Jeremy Clarkson on Amazon Prime's Clarkson's Farm

Man Actually Admits He’s Wrong In Shocking Twist

Several weeks after his disgustingly offensive column in The Sun, Jeremy Clarkson has seemingly broken new ground and realized that he’s wrong, for the first time in his life.

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In an Instagram post shared on his personal account on Monday January 16, Clarkson detailed that he had faced major backlash from friends, family, and both Amazon and ITV (the producers behind his two major shows, Clarkson’s Farm and Who Wants To Be A Millionaire?). It seems that such a universal response has achieved the impossible: Clarkson has realized that he was wrong.

“I really am sorry,” he wrote. “All the way from the balls of my feet to the follicles on my head. This is me putting my hands up. It’s a mea culpa with bells on.”

The TV personality goes on to explain that he also apologized directly to Meghan Markle and Prince Harry via email and that he never intended his calls for Markle to be paraded naked through the streets to be inflammatory (oh, to have the lack of foresight of a white man). Clarkson claims to have been referencing Game of Thrones, but never actually mentioned the show. While I don’t think anyone missed the reference, he seems to think that excuses the comment.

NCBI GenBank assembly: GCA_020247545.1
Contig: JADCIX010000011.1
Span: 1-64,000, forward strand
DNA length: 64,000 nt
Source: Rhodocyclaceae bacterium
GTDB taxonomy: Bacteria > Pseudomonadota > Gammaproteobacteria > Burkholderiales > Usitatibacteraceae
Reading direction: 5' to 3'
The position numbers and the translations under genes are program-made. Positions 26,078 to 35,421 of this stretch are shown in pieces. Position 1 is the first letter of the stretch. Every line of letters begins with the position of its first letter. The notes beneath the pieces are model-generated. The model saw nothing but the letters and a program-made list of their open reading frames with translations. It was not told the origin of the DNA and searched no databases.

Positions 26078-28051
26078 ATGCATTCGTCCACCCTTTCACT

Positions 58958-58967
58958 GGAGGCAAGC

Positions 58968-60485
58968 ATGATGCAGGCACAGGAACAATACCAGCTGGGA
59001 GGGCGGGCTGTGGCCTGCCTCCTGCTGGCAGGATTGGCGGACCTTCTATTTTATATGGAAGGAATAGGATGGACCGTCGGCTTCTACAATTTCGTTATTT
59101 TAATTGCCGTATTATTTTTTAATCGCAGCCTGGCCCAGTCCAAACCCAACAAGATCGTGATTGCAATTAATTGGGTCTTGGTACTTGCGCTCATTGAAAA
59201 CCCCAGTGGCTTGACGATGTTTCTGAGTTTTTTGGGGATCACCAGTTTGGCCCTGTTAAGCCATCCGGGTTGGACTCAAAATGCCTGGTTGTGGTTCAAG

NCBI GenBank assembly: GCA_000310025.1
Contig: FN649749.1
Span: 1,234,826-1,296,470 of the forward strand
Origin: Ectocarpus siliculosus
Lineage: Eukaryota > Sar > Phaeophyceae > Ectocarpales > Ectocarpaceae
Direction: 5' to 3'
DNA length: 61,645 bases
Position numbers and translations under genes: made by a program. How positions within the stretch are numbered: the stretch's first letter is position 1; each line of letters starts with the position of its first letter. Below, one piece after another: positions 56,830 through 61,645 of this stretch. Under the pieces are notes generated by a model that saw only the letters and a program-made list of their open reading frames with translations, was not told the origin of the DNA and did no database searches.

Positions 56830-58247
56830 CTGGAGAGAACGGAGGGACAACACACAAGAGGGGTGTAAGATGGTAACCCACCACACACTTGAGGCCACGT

All in all, the apology does seem halfway genuine, despite some half-hearted excuses and explanations. The reaction was universally shocking and the criticism from his own daughter on Instagram would surely have broken through the noise, as Clarkson himself acknowledges.

Plus, he doesn’t seem to believe he can simply move on from the entire incident.

“So can I move on now?” Clarkson questions at the end of his apology. “Not sure. It’s hard to be interesting and vigilant at the same time. You never hear peals of laughter from a health and safety seminar. But I promise you this, I will try.”

I’m hoping we can believe him, but considering Clarkson pats himself on the back in the very same apology for “very rarely” being accused of sexism back during his Top Gear days, I’m not entirely convinced. A man who has built his career and indeed doubles down on the fact that you need to be shocking to be relevant seems to be backing himself into a corner. At the very least, we can only hope that Clarkson doesn’t encourage violence on a Black woman who has already received global death threats. Then again, you would have thought that would be obvious in the first place.

(featured image: Amazon)

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